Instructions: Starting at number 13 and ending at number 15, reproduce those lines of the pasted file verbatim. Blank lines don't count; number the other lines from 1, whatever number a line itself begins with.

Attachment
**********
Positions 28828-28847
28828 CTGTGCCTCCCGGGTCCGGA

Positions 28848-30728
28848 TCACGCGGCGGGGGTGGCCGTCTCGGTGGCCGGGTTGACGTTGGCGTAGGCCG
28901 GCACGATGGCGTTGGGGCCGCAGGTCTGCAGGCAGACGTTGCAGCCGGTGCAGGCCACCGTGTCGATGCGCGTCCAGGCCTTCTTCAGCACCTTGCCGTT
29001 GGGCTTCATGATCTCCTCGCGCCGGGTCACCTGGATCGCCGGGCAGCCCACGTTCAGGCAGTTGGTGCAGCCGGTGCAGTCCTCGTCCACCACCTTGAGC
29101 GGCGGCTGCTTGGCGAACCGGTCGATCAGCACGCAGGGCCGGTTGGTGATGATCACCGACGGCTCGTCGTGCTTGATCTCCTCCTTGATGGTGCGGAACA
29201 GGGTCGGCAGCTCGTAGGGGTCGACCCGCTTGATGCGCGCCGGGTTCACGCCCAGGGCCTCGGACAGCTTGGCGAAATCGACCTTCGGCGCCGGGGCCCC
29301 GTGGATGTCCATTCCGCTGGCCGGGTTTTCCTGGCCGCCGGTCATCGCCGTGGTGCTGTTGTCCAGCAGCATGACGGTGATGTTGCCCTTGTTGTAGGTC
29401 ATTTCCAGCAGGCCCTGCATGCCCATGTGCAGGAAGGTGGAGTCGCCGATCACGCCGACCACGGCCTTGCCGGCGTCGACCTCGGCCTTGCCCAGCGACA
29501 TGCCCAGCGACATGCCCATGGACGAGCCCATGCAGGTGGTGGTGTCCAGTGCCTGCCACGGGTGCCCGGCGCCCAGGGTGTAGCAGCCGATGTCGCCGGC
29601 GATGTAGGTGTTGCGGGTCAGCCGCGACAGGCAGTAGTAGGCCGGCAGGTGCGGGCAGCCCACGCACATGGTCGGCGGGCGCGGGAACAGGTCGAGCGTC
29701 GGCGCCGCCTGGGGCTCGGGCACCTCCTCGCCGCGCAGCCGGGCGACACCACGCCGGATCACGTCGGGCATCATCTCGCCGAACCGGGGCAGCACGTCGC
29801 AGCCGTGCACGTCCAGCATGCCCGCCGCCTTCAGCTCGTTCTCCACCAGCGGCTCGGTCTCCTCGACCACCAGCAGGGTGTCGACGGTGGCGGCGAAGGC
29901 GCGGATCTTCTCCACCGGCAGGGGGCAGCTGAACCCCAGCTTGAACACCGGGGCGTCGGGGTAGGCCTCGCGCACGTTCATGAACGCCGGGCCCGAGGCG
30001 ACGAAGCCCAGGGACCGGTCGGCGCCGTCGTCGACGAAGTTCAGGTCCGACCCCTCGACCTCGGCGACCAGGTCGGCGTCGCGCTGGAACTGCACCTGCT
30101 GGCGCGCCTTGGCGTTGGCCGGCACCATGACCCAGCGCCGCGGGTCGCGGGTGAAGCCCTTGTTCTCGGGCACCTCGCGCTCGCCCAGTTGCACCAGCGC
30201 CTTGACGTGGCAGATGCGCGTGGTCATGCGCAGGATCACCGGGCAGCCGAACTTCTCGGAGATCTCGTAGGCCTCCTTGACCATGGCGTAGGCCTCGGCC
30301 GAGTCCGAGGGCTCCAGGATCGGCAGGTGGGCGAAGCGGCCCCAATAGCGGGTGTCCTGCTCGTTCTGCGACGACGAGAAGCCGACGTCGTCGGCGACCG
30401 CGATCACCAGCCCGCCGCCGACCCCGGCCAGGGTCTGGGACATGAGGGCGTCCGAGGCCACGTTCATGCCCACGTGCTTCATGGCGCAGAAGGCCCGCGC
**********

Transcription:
29701 GGCGCCGCCTGGGGCTCGGGCACCTCCTCGCCGCGCAGCCGGGCGACACCACGCCGGATCACGTCGGGCATCATCTCGCCGAACCGGGGCAGCACGTCGC
29801 AGCCGTGCACGTCCAGCATGCCCGCCGCCTTCAGCTCGTTCTCCACCAGCGGCTCGGTCTCCTCGACCACCAGCAGGGTGTCGACGGTGGCGGCGAAGGC
29901 GCGGATCTTCTCCACCGGCAGGGGGCAGCTGAACCCCAGCTTGAACACCGGGGCGTCGGGGTAGGCCTCGCGCACGTTCATGAACGCCGGGCCCGAGGCG